Bring Teachers To School: UP’s Unfilled Vacancies and Its Impact

Bring Teachers To School: UP’s Unfilled Vacancies and Its Impact

Uttar Pradesh has a shortage of 73711 teachers in elementary school i.e. Primary and Upper Primary School. If we include the shortage of both principals and teachers in elementary schools it comes to 126028. These numbers were revealed at the meeting of the Annual Work Plan & Budget (AWP&B) 2021-22 of Samagra Shiksha for Uttar Pradesh, held on 17 June, 2021.

The Right to Education (RTE) Act laid down norms and standards for Pupil Teacher Ratio (PTR) — 30:1 and 35:1 at primary and upper primary level, respectively. The RTE Act was implemented on 1 April, 2010 and a deadline of three years was set for the compliance of the 10 parameters in the rules. Yet after 11 years of its enactment the implementation continues to remain shoddy.

The District Information System for Education (DISE) data, available for 2016-17, shows that across the country only 12.7% of schools comply to all 10 parameters. Moreover, it also shows that 6.8% of schools were being managed by single teachers. India which is also grappling to improve its girl child education numbers, needs to focus and take extra measures to ensure female teachers in every school. The DISE data shows that even today 27.7% of schools in the country do not have female teachers.

Government schools play a critical role in providing education to the most marginalised children in difficult to reach areas. In almost all government schools and in all classes there are children with multiple levels of understanding. This makes classes multi-level and multi-grade and to deal with such class teacher must be highly skilled and in appropriate number. On the contrary, 18.5% of teachers in country still do not have professional qualification and 4.8 lakhs schools do not have teachers as per the RTE norms.

Teachers are the backbone of our education system. Yet the data on shortage of teachers in the school shows the crying need for the immediate appointment of teachers in government schools.


In the last 18 months, when schools were closed, teachers were roped in for Covid duty. In fact, nearly 1621 primary school teachers in Uttar Pradesh died of COVID-19 after being assigned duty in Panchayat polls and control rooms. If teachers were left to just do their job i.e. teach they could have helped a lot more in ensuring that children were not left out due to the digital divide. For instance, they could help run the mohalla classes. Just like Suman Devi.

Suman Devi is the head teacher of the primary school at Kallu ka Purva, an urban hamlet in the Raebareli town area. During COVID-19 when schools were closed, she visited families of students, was in constant touch with them and then engaged youth volunteers to run mohalla classes so that enrolled children did not become out-of-school children. With youth volunteers, she managed to run two mohalla classes in Kallu Ka Purva and Jafar Nagar where around 50-60 children attended regular classes through the pandemic.

Suman Devi has been felicitated by the state on several occasions for her excellent contribution to education. When she took charge in 2012, 95 children were enrolled in the school; today there are 165 students. As pointed out earlier on the importance of female teachers in school, her presence, effort and emphasis on girl child education bore fruit. This despite the fact that there were only two female teachers win the school. She counselled parents to send their daughters to school. Moreover, she also encouraged  girls’ leadership in student collectives in the school.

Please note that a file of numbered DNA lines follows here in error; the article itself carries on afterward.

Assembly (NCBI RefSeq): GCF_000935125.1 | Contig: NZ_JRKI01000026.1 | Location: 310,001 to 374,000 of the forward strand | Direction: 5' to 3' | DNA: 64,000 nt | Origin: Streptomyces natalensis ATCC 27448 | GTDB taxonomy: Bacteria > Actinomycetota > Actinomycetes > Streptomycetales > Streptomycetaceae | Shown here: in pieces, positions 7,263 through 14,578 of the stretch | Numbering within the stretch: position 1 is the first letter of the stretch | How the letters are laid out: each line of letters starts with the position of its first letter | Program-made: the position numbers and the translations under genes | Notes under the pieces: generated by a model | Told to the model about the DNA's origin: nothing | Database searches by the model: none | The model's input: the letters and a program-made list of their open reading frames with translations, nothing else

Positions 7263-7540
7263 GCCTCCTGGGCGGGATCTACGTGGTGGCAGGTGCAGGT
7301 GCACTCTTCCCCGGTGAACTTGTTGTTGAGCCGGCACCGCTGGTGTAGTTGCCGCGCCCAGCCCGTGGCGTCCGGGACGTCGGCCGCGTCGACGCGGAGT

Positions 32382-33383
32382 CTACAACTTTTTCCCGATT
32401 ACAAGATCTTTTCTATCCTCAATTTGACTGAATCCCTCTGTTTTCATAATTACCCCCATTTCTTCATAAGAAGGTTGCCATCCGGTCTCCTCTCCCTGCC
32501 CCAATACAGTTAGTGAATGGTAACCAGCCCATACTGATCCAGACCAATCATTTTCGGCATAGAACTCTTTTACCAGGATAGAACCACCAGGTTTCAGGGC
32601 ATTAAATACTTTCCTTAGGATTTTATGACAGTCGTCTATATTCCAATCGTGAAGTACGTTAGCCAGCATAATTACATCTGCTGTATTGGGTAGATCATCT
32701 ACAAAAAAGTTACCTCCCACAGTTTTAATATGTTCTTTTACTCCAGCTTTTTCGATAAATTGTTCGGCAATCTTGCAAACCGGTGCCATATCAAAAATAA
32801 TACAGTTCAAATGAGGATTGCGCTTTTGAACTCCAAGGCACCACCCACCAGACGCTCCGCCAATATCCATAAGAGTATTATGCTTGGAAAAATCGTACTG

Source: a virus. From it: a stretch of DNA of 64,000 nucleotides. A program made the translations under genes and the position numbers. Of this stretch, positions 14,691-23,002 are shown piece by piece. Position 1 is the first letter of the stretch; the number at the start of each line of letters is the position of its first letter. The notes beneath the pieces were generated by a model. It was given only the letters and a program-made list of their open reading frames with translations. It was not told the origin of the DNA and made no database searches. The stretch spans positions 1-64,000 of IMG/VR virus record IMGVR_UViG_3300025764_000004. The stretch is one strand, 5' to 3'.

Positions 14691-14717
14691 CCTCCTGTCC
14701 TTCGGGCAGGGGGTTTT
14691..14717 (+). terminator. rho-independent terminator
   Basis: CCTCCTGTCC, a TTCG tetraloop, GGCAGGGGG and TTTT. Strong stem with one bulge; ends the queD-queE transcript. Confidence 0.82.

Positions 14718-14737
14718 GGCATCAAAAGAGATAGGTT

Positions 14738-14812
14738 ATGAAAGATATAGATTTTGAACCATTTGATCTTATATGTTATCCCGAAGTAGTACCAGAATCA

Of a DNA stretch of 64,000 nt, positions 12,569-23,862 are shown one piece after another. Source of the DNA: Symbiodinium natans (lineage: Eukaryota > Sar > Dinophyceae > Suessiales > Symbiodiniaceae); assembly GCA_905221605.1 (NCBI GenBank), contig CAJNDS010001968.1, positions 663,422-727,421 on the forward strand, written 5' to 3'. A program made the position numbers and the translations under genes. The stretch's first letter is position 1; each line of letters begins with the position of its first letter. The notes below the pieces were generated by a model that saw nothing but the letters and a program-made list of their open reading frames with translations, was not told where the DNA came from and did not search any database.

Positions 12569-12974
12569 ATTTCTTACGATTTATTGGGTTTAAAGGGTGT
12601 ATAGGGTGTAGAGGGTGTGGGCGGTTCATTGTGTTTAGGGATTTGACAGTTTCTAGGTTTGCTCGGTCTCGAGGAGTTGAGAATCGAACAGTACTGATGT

She focussed on bringing children to school with the help of School Management Committee (SMC) members and engaging with children through re-creational activities such as games and activity-based teaching. She worked on ending discrimination among children and promoted equitable learning environment in the school. She developed teaching learning materials (TLMs) in consultation with teachers and students. She has helped children develop a kitchen garden in the school and with great success. In fact, teachers end up using flowers and the plants as useful TLM!

Teacher Suman Devi, as she is fondly called, has very effectively engaged with the SMCs — they helped decorate the school, construct the boundary wall, and even develop a nice playground for the children.


There are many like Suman Devi across the country who are continuously striving to provide better education despite all odds. And this includes the lack of teachers. In Raebareli town area, there are 51 schools and only 68 teachers; there are 37 primary schools which has 32 teachers. Three primary schools are being managed by head teachers of upper primary schools and two schools i.e. primary schools at Munshiganj and Khaspari have no teachers and remain locked.

The appointment of teachers on the vacant posts, providing training to teachers and deploying female teachers in all schools has been a constant demand of the State Collective for Right to Education (SCoRE), UP’s RTE network.

The demand should be met at the earliest in order to improve the literacy rate of the state — the last NSO survey released in 2020 put UP in the fifth position from the bottom at 73% against the national average of 77.7%. The literacy rate among men is 81.8% and among women is 63.4% and this tide must turn. Getting teachers to the school will be the very first step. 

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We work to achieve the goal of universal, inclusive and quality elementary education.

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